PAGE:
I recently attended the Wakefield Business Conference and was intrigued to see Brad Burton was a speaker. Unlike many others I have never met Brad and my opinions of him had been formed almost entirely by his twitter feeds and comments about his book – eloquently titled, Get off your arse.
I don’t consider myself to be prudish but I do find bad language on twitter really offensive. Some people disagree and that’s fine but I don’t think it’s necessary at all. Anyway, I decided to go along to this talk with Brad to see what he was all about.
As a self-professed motivational expert, Brad was talking about his journey and how he went from being in some relatively serious personal debt (£25,000) to launching one of the fastest growing networking groups in the country. It’s fair to say I was sceptical.
I shouldn’t have been.
The talk was really inspiring and as someone who is known for getting straight to the point I was really pleased to see that Brad did the same. He was open, honest and said it how it is. It was a refreshing story with bits that made you laugh and others that made you want to cry – not easily achievable in 40 minutes.
What I liked most was Brad’s ability to use his personality to his own advantage and in spite of the swearing I found that I really liked him. You felt confident that what he was saying was fact and that he had nothing to hide.
Some of his comments really struck home with me, particularly that nothing prepares you for being self-employed; that people buy people and you should treat everyone the same, irrelevant of whether they are wearing a tailored suit or ripped jeans.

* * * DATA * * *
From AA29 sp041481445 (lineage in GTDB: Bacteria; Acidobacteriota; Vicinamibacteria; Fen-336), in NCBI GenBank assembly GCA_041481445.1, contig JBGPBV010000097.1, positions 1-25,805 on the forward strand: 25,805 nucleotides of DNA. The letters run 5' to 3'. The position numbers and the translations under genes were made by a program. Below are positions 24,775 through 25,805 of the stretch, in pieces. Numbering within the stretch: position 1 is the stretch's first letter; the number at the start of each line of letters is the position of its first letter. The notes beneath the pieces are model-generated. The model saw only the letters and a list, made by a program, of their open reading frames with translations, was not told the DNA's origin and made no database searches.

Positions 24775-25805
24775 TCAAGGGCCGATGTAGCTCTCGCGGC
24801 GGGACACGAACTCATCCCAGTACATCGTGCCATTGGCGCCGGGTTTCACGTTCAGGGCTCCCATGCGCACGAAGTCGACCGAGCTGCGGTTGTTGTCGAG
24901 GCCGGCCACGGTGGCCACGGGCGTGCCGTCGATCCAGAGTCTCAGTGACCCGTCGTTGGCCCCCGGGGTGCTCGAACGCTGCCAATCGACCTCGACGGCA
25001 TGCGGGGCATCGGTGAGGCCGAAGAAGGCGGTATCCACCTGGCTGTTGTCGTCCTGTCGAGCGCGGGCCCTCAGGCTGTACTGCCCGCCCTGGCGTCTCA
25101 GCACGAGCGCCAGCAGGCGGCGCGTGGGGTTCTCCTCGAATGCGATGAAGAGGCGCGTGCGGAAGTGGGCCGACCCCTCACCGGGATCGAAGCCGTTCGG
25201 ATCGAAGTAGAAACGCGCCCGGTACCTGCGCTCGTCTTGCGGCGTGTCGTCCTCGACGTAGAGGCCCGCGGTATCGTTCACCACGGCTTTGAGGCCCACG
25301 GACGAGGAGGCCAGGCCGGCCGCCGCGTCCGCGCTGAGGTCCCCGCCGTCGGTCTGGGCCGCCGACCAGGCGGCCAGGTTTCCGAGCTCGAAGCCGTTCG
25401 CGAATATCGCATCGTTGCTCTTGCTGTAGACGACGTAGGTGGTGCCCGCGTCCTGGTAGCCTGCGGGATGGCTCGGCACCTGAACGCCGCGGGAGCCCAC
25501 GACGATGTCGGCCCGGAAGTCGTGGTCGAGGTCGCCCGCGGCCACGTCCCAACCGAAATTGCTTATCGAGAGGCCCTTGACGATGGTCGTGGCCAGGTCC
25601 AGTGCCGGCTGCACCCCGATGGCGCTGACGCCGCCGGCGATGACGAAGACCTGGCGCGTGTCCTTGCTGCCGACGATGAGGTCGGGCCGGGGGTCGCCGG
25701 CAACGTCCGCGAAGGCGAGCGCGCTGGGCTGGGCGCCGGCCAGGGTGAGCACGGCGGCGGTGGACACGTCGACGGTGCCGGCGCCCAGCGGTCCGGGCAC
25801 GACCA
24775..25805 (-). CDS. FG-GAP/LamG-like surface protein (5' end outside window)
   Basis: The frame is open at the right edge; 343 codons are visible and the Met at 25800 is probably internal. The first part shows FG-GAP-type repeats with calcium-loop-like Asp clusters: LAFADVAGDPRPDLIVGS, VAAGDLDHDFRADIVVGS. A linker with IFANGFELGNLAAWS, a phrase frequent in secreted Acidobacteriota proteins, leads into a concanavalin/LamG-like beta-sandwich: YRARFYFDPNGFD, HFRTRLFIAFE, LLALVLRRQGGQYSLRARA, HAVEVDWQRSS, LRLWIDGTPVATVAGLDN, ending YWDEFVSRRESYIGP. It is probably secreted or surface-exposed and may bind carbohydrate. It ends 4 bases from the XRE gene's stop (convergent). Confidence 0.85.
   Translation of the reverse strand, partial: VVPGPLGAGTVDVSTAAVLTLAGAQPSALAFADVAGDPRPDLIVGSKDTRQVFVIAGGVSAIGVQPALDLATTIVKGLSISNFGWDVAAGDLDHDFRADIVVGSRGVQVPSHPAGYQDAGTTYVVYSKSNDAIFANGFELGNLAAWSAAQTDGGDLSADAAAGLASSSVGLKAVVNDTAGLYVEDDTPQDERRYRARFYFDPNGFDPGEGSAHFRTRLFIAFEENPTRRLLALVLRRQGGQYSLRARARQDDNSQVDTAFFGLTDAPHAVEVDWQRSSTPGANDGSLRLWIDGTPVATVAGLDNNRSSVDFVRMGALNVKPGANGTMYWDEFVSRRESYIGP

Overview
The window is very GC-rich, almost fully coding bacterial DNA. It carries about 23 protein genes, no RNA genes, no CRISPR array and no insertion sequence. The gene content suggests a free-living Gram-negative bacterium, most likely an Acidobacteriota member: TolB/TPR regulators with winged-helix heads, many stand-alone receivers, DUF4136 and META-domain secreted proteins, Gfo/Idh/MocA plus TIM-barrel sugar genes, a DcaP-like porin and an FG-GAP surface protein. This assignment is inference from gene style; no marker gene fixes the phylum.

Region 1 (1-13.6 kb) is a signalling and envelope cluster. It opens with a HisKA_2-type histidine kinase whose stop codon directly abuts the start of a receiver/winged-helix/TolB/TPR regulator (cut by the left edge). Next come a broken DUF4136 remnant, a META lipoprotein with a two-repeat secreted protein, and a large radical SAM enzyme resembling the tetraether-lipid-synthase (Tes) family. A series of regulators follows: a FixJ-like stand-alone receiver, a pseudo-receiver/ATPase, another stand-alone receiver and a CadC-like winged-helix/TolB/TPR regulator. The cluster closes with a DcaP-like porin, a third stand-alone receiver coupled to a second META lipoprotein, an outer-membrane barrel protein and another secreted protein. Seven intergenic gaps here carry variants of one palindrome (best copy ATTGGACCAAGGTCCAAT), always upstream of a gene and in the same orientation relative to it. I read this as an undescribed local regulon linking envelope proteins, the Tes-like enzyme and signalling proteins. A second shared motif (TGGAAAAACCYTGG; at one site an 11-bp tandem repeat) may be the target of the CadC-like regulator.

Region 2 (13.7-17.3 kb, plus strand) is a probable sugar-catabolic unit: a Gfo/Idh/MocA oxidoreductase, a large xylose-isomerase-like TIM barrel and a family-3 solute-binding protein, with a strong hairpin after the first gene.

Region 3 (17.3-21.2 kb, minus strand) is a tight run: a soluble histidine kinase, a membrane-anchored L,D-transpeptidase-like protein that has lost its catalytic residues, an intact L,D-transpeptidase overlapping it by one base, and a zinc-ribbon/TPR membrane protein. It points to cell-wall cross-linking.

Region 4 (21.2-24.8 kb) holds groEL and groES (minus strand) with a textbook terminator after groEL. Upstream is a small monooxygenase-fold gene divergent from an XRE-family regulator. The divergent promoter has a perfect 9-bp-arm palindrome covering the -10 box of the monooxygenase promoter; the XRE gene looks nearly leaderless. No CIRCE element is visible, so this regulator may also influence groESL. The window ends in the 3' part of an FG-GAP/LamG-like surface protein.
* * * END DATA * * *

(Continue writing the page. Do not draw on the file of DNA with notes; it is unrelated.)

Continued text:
He also made a very useful comment – he said when in business “Don’t have a plan b, because when you do, you aren’t spending enough time focusing on plan a.” Simple comment but clever and very thought provoking. As a result of the session, I have bought the book ‘Get off your arse’ and look forward to reading more of Brad’s insightful views on business in the near future.
So, Brad, if you ever get around to reading this I owe you an apology. I think you’re a genuine, hard-working kind of guy. You left me with some thinking to do and some actions to put into practice, both personally and professionally. I hate to admit it but your talk was motivational.
Congratulations on a job well done. People may have said that you were mad but as long as you are happy and mad then that’s all that counts in my book.